A Winnipeg paramedic has filed a counterclaim in a lawsuit brought forward by a city firefighter.
The initial statement of claim was filed on Aug. 9, 2021 by Winnipeg firefighter Kelcey French. It alleges paramedic Nishanth Jayaranjan launched a ‘defamatory campaign’ and accused him of racism following an emergency call in Oct. 2020 involving an Indigenous woman.
Jayaranjan filed a statement of defence and counterclaim on Oct. 13.
In it, Jayaranjan denies every allegation in the statement of claim, and specifically denies that the plaintiff is entitled to the relief claim of $500,000 in defamation damages and $100,000 in punitive damages.
French’s claim alleges he was the target of a ‘defamatory campaign’ by Jayaranjan, stemming from an early-morning emergency call on Oct. 7, 2020 in Winnipeg, when an Indigenous woman was suffering from a self-inflicted stab wound to the neck.
According to French’s claim, he attended to the woman, and found the wound was not actively bleeding. His claim said she was able to stand up and walk to the stretcher. French was told by a lieutenant to accompany the woman in the ambulance with the paramedics, including Jayaranjan.
In the counterclaim, Jayaranjan said French did not assess the patient, and said an injury like that could not be assessed in the field. The claim said the patient was placed onto the stretcher as a trauma triage patient under Winnipeg Fire Paramedic Service (WFPS) protocols.
Jayaranjan’s counterclaim said he ordered French “at least three times” to enter the ambulance to assist the patient, but he failed to comply until the lieutenant on scene instructed him to.
The defendant denies being hostile and aggressive towards the complainant, saying it was the other way around. Jayaranjan’s counterclaim said he did not make any attacks against French in the ambulance, in front of the patient, or in front of his paramedic partner. The counterclaim did say when they arrived to Health Sciences Centre, “out of frustration” over French refusing to assist with the patient while being offloaded, Jayaranjan called French profanities and a “keyboard warrior.”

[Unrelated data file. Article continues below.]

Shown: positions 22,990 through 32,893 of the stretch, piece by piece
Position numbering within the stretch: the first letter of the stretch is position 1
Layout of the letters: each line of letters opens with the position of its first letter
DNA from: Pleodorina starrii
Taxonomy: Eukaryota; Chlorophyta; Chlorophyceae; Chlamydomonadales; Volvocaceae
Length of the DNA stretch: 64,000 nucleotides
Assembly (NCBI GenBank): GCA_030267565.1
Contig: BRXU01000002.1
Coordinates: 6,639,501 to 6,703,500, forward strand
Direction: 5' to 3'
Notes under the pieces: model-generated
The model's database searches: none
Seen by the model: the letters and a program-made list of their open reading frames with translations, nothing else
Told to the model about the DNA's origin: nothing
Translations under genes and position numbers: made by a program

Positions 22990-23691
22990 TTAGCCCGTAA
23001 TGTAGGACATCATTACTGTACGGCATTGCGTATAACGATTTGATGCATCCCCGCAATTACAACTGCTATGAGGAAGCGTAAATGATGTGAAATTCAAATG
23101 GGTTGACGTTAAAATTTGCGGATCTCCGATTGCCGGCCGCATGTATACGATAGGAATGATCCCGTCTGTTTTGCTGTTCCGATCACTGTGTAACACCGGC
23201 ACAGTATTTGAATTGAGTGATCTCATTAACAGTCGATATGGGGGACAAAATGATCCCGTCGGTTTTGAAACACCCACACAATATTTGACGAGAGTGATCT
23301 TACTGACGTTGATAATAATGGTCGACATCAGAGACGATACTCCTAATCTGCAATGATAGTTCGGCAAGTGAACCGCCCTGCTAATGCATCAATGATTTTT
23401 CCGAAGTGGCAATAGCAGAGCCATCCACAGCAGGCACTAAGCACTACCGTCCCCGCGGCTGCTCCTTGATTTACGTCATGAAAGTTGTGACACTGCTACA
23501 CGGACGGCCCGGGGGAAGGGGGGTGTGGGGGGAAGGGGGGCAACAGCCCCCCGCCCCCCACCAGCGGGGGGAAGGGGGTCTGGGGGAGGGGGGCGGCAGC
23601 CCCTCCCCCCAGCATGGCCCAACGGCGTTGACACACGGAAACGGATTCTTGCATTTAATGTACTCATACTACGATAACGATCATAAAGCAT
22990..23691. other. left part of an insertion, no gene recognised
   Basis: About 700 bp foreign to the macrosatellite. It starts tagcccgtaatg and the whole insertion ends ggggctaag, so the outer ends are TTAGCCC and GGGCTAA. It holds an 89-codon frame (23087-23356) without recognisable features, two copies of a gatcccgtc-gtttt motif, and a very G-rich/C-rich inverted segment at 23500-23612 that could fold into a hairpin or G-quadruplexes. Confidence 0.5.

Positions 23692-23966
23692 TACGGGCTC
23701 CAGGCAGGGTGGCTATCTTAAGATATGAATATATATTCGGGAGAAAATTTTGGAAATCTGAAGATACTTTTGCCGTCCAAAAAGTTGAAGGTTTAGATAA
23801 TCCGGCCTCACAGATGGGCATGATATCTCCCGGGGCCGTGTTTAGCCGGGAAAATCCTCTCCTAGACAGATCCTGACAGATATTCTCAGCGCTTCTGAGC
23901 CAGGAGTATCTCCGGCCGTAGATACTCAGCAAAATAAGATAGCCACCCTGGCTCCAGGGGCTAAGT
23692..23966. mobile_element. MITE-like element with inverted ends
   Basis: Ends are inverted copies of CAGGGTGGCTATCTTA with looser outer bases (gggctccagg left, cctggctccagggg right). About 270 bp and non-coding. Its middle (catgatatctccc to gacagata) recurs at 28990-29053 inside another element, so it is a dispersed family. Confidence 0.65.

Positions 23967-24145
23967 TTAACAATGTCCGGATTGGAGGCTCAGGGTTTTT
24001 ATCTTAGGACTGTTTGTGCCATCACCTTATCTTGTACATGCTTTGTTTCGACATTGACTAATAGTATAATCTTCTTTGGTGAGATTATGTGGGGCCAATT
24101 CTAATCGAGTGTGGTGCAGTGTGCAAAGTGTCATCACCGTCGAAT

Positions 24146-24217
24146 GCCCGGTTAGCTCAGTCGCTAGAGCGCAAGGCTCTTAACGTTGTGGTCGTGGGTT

Jayaranjan said he made “multiple attempts” to meet with French to apologize and resolve the matter, but French refused.
French had claimed Jayaranjan falsified the patient care report to make it appear that care was not promptly provided to the patient, but Jayaranjan denies that, saying if French provided any care, he would have also been required to complete a patient care report.
Both filed respectful workplace complaints against each other following the Oct. 7 incident.
The events also prompted a third-party review of the incident.
Jayaranjan admitted to sending a “private and confidential” email to WFPS Chief John Lane about the incident, and said other “relevant” City of Winnipeg human resources officials and a union representative were copied on the email. He said this was part of an ongoing complaint stemming from social media posts in June 2020, and was part of additional information he provided over the ensuing months relating to “racism within the WFPS.”
Jayaranjan believes French’s “refusal to provide assistance and his hostile behaviour” was directly motivated by the complaints he had previously brought forward, saying French, as a union executive, would have been privy to this information and aware he was the source of the complaints.
The defendant said as a result of the defamation, he has been unable to return to work at the City of Winnipeg, has suffered considerable damage to his reputation, and said he and his family have suffered mental distress and humiliation.
The counterclaim is requesting relief, including judgement in an amount as is determined by the court, special damages, and an order instructing French to refrain from making, publishing or disseminating defamatory statements. It is also requesting French publicly apologize to Jayaranjan in writing, and is requesting punitive, aggravated and/or exemplary damages.
None of the allegations in the statement of claim or statement of defence and counterclaim have been tested in court.
-With files from CTV’s Danton Unger.
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